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In the traditional way, we get $z from $x via:

function A ($x) {
  // some code
  return $y;

function B ($y) {
  // some code
  return $z;

$x = 1;
$y = A($x);
$z = B($y);

However, in the RESTful way, we build A and B into HTTP URLs where they take in parameters and then output the returned values, all via HTTP requests and responses:


I can then use them to arrive at $z by curl or something:

$x = 1;
$y = curl("https://www.example.com/func/A?x=$x");
$z = curl("https://www.example.com/func/B?y=$y");

It goes without saying that https://www.example.com/func/ will be properly protected by authentication.

I'm intending to use this in very sensitive situations such as user authentication and payment confirmation which are usually performed in RAM. Take this for example:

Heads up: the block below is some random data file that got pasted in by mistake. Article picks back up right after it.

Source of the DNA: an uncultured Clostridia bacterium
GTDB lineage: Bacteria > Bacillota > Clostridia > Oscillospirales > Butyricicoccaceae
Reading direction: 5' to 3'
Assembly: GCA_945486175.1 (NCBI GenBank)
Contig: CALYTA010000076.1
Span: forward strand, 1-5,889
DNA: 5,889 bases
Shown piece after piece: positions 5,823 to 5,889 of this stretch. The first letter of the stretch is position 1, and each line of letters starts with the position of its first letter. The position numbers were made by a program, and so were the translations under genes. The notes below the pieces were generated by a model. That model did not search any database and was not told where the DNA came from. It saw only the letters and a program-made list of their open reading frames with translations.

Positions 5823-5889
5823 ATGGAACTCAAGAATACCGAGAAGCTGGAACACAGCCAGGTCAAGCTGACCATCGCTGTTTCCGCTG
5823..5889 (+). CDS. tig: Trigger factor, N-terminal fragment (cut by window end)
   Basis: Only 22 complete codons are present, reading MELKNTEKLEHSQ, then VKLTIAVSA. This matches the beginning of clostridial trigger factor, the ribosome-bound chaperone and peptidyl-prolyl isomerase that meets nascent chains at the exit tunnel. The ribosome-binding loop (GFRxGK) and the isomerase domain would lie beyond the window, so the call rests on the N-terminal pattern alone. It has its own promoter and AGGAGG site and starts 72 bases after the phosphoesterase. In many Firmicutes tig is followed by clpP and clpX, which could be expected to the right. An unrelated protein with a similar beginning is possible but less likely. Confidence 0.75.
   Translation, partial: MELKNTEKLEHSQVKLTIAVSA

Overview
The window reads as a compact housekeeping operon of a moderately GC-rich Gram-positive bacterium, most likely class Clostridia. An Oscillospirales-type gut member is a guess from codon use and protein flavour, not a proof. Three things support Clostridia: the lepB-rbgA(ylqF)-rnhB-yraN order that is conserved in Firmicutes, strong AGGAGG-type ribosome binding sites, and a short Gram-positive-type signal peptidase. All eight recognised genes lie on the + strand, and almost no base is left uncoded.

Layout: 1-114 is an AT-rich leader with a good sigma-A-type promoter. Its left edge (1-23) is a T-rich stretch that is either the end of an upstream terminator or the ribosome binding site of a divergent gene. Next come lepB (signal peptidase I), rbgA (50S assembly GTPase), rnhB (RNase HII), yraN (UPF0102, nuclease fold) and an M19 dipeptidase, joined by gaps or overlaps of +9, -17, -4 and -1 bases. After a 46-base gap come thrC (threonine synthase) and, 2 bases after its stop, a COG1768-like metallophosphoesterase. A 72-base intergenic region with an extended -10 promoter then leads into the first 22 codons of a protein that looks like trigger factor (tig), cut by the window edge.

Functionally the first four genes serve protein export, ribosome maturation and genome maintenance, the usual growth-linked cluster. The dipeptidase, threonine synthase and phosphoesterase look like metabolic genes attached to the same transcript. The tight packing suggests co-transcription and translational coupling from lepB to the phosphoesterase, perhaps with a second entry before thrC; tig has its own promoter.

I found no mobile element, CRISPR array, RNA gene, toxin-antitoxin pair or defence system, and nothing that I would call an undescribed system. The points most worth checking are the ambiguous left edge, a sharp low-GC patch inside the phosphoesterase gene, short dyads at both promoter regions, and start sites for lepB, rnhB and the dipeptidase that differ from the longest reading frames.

function authenticate($user, $pass) {
  if (authenticated) {
    return true;
  } else {
    return false;

function login($user) {
  // log the user in

if (authenticate($user, $pass)) {

Now I want to build them into HTTP URLs (probably not GET but POST):


I just write these code then:

if (curl("https://www.example.com/func/authenticate?user=xxx&pass=yyy")) {

It's definitely not common practice so I suppose it's got some disadvantages? What are them? Considering I'm using HTTPS and all these URLs are protected by authentication, would it be appalling secure-wise?

share|improve this question
You could certainly do it, but it seems that it would be a bunch of extra work that you can achieve efficiently with more traditional methods. –  Jay Blanchard Jul 23 at 13:23
Working entirely with REST API calls, completely replacing any sort of function call, seems extremely stupid because it adds a ton of overhead for HTTP requests. You only really expose "large" methods via REST, not every single little function call. –  deceze Jul 23 at 13:24

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